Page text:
Upcoming events

How do you practice self-care ? How do you connect with yourself, with your emotions and needs ?

In our everyday life, we can tend to disconnect from ourselves, to be very busy or anxious, to struggle with our mental health, or just to have difficulties taking time for ourselves.

As sexworkers, it can be reinforced by having draining or difficult clients, not knowing how much we will earn every month, or dealing with the stigma society places upon us.

 

This workshop will be a time to exchange our self-care methods, then to do together different self-care exercises : short meditation to connect with our bodies and emotions, writing exercise to have an overview of what's up in our life, self-massaging, co-listening, and write/draw about our relationship to Sexwork.

 

The workshop is open to sexworkers and former sexworkers (escort, domina, stripper, webcam model, full service sexworker in a brothel or in the street, sugarbaby, and so on).

 

I invite you to bring a notebook and a pen, some material if you want to draw, and a cushion or yoga mat if you want to sit on the floor.
This is a free workshop, in English, and it will take place at the Hydra Cafe.
Due to Corona regulations, we have limited space. To reserve a spot
please send an email to:
emilianwalter.contact@gmail.com

Past events

As sexworkers, we have to clarify our boundaries with our customers, to say what we agree to do or not. This is not always easy. The boundaries are not only about sexual practises, but also about our conditions to meet someone, the respect of our private life, and more.

Consent is also identifying the pressures that can reduce our capacity to say no.

In this workshop, we will define consent together, think about the pressures we experience in Sexwork, and learn how to negociate better with our customers.

It is also a time to reflect deeper on our consent practice in general. A time to listen to ourselves, to see how important are both our desires and boundaries.

 

The workshop is open to sexworkers and former sexworkers (escort, domina, stripper, webcam model, full service sexworker in a brothel or in the street, sugarbaby, and so on).

 

This is a free workshop, in English, and it will take place at the Hydra Cafe.

What is being consensual with ourselves ? It is recognizing our needs, desires and boundaries. It is learning learning how to meet our needs, follow our desires, and respect our own boundaries. And when it is in a social situation, how to express all of that to others, asking for what we want and stating what we don't.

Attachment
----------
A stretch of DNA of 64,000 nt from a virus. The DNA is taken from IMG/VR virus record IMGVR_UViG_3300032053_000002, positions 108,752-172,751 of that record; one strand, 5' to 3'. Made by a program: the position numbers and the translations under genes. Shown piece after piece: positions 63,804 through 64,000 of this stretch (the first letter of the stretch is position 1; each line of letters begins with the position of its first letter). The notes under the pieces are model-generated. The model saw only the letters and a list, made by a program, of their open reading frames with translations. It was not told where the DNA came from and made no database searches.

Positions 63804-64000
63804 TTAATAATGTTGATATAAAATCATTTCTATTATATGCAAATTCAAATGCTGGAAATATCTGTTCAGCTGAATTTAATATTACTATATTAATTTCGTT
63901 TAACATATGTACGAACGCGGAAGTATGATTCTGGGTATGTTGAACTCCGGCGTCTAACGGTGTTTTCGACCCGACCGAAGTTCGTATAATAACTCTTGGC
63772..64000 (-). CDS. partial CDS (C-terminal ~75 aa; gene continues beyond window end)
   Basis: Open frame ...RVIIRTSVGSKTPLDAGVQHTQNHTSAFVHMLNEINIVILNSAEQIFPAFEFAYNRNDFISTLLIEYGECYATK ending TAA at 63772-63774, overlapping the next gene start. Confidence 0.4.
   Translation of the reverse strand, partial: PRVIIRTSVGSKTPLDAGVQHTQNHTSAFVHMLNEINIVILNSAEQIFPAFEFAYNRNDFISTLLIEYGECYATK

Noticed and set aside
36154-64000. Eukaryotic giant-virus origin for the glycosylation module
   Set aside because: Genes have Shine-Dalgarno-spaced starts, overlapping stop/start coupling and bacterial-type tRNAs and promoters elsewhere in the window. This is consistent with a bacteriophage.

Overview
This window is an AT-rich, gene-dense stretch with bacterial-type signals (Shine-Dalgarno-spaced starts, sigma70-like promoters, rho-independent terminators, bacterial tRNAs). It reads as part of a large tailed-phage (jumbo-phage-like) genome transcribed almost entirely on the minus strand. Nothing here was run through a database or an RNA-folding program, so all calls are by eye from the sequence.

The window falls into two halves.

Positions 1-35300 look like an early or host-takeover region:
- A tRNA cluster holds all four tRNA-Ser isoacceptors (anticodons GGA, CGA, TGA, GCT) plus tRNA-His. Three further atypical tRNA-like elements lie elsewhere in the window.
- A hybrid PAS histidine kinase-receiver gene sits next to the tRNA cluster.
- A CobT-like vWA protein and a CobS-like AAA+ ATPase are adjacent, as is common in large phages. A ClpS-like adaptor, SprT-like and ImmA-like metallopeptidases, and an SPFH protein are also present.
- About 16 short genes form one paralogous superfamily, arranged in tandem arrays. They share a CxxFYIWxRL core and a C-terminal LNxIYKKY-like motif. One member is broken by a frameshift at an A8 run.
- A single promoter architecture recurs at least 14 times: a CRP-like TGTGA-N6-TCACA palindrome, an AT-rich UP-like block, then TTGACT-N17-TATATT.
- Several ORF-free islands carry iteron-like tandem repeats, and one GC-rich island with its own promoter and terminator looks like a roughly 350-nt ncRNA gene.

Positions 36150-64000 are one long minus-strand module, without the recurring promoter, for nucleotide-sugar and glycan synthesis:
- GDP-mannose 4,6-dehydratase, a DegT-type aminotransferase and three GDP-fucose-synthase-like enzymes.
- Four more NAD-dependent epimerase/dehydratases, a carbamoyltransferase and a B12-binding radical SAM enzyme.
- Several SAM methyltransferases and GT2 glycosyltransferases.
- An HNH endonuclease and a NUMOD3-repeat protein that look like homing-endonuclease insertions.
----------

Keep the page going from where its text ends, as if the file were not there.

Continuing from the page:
In this talk, I will share with you my own experience and what I discovered about an every day consent practice with ourselves. I'll talk about why it is so hard to recognize our own needs, desires and boundaries, and how to do so. And I'll give you some tips on how to communicate them to others, and some exercises that could help you begin or continue your consent practice.

The event will last one hour top, including a time for you to ask questions after the talk.
If you're as nerdy as me, your pen and notebook are welcome.

The event is donation based, via paypal or bank transfer.

Link to the Jitsi Room the day of the event on the bio of my instagram or in the facebook event :

https://www.facebook.com/events/720538452053500/

This workshop offers you a time to think about your relationship to your gender. We will begin by raising some questions, then drawing, painting or writing about our gender identity.

 

Gender is an important part of our identity. It plays in our behaviors, ways to see the world, and in how others interact with us. Gender non conforming people such as me have to face what their gender means for them. For cisgender people, thinking deeply about their gender allows them to know themselves better.

 

This workshop is open to gender non-conforming people and cisgender people who are in a trans allyship process.

For cisgender people participating, it is very important that you respect everybody's pronouns, and I will ask you to avoid all generalities about characteristics that would be inherently for men or for women.

This space is not for debating, it is for each participant to connect with their own